Film Review: Dolittle

Newest Version Of Animal-Filled Fable Does A Little

Devin D. O'Leary
5 min read
Downey is gonna be mighty upset if the dog nails a Best Supporting Actor nod.
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British author Hugh Lofting’s juvenile fantasy series Doctor Dolittle, first published in 1920, isn’t quite as popular as it once was among the kiddy set. The author’s rather quaint works are best known these days for inspiring the 1967 Rex Harrison musical about a doctor who could “walk with the animals, talk with the animals, grunt and squeak and squawk with the animals.” The film was a notorious box office bomb that made back less than half of its extravagant budget and left $200 million in unsold tie-in merchandise in its wake. The books also served as faint inspiration for Eddie Murphy’s 1998 hit Dr. Dolittle, which was successful enough to require four sequels (most of which went straight to video and did not star Murphy). Now, Universal Pictures tries to revive the aged franchise for a new generation with the splashy Dolittle.

The film arrives courtesy of writer-director Stephen Gaghan (who gave us gritty sociopolitical dramas
Traffic and Syriana—what better building blocks for a talking animal fantasy?). Workin’ man Robert Downey Jr. (eager for another franchise?) stars as the titular animal doctor. Loosely adapted from Lofting’s 1923 book The Voyages of Doctor Dolittle (with which it shares … a handful of characters and little else), the film starts out by introducing us to young British lad Tommy Stubbins (Harry Collett). While out (unwillingly) on a hunting expedition with his uncle, young Tommy accidentally injures a small squirrel. Encouraged, strangely enough, by a talking parrot, Tommy is led though the woods to the tumbledown mansion of infamous medico Dr. Doolittle. Seems that, after the disappearance of his beloved wife on one of her many globe-trotting sea voyages, Dolittle retreated from society and stopped treating animals at his sprawling home/nature preserve.

Encouraged by the plucky young lad (and his remaining menagerie of animal friends) Dolittle agrees to save the little squirrel with his medical genius. This now-rare burst of altruism does not encourage Dolittle to assist his other unexpected visitor, a young lady named Rose (Carmel Laniado). Lady Rose, it seems, needs the good doctor’s assistance in helping a gravely ill Queen Victoria (Irish actress/singer Jessie Buckley from last year’s lovely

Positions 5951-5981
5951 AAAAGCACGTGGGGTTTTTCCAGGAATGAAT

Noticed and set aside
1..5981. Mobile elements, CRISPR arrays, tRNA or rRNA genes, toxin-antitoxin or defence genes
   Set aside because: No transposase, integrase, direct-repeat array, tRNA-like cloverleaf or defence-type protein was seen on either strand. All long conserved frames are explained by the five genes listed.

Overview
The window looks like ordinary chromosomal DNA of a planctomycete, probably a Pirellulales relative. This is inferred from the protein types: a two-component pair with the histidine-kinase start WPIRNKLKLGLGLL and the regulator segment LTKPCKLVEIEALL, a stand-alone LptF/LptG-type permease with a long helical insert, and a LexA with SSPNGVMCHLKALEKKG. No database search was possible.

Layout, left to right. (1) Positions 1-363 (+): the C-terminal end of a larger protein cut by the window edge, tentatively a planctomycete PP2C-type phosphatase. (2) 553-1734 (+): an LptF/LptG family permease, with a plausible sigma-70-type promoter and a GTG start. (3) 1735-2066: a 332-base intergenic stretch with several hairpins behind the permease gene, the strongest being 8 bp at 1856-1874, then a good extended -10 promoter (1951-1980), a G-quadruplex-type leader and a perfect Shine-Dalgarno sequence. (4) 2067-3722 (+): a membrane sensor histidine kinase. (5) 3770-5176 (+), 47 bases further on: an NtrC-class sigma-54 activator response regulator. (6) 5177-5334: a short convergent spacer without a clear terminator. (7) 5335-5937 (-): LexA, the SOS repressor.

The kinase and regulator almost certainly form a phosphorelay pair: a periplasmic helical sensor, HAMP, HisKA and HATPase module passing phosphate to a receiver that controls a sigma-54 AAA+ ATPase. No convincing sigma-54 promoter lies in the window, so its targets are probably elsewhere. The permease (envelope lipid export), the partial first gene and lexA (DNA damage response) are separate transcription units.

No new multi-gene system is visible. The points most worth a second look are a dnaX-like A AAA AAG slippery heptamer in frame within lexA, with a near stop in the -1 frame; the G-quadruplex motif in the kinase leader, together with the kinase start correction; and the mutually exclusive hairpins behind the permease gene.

Wild Rose). Thanks to a bit of legalistic/storytelling convenience (Dolittle will lose his home if the queen expires), the grumpy doc eventually consents to leave the safety and solitude of his mansion and see the queen.

Seems that Victoria’s been poisoned by a couple of rather blatant regicidal conspirers, Lord Thomas Badgley (Jim Broadbent) and Dr. Blair Müdfly (Michael Sheen). For the sake of the film’s plot, it just so happens that the only cure for the queen is a magical fruit that grows on one magical island in the middle of magical nowhere. Naturally, Dolittle and his animal friends (an opinionated parrot, a nearsighted dog, a one-legged duck, a frigid polar bear, a cowardly gorilla and a mouthy ostrich) set sail for adventure. Of course Tommy, who dreams of being the doc’s apprentice, tags along as well.

Dolittle gives Hollywood ample opportunity to do what it loves best—casting random stars as the voices of animated animals. For this one we get the likes of Emma Thompson, Rami Malek, John Cena, Kumail Nanjiani, Octavia Spencer, Tom Holland, Craig Robinson, Selena Gomez, Marion Cotillard and Ralph Fiennes. All of them contribute a couple of juvenile laughs to the proceedings. None is required to work very hard to earn a paycheck.

The screenplay (courtesy of at least four writers) doesn’t work all that hard either. It ticks all the expected boxes and features just enough CGI action to cut well into a trailer. The plot is the usual mixture of episodic encounters, each contributing a tiny clue to the location of the film’s quest-ending fruity MacGuffin. Also, there’s a dragon. There are a decent amount of jokes dispensed by our wacky collection of talking animal friends—but none is constructed with much effort, and few, if any, linger in the imagination.

Dolittle at least keeps things on a (mostly) even keel, sticking with some of the look and feel of its source material—unlike Disney’s recent efforts to jazz up old fairy tales (Oz the Great and Powerful, Maleficent), which are far too over-the-top to seem like anything other than frantic, hyper-produced studio cash grabs. Dolittle has just enough fantastical visuals and innocuous one-liners to appease the family audiences it’s aimed at. A legendary box office bomb? Doubtful. A smash-hit five-film franchise? Probably not that either. A standard-issue movie studio reboot based on a vaguely familiar concept that delivers mild entertainment and brief diversion? Nailed it.
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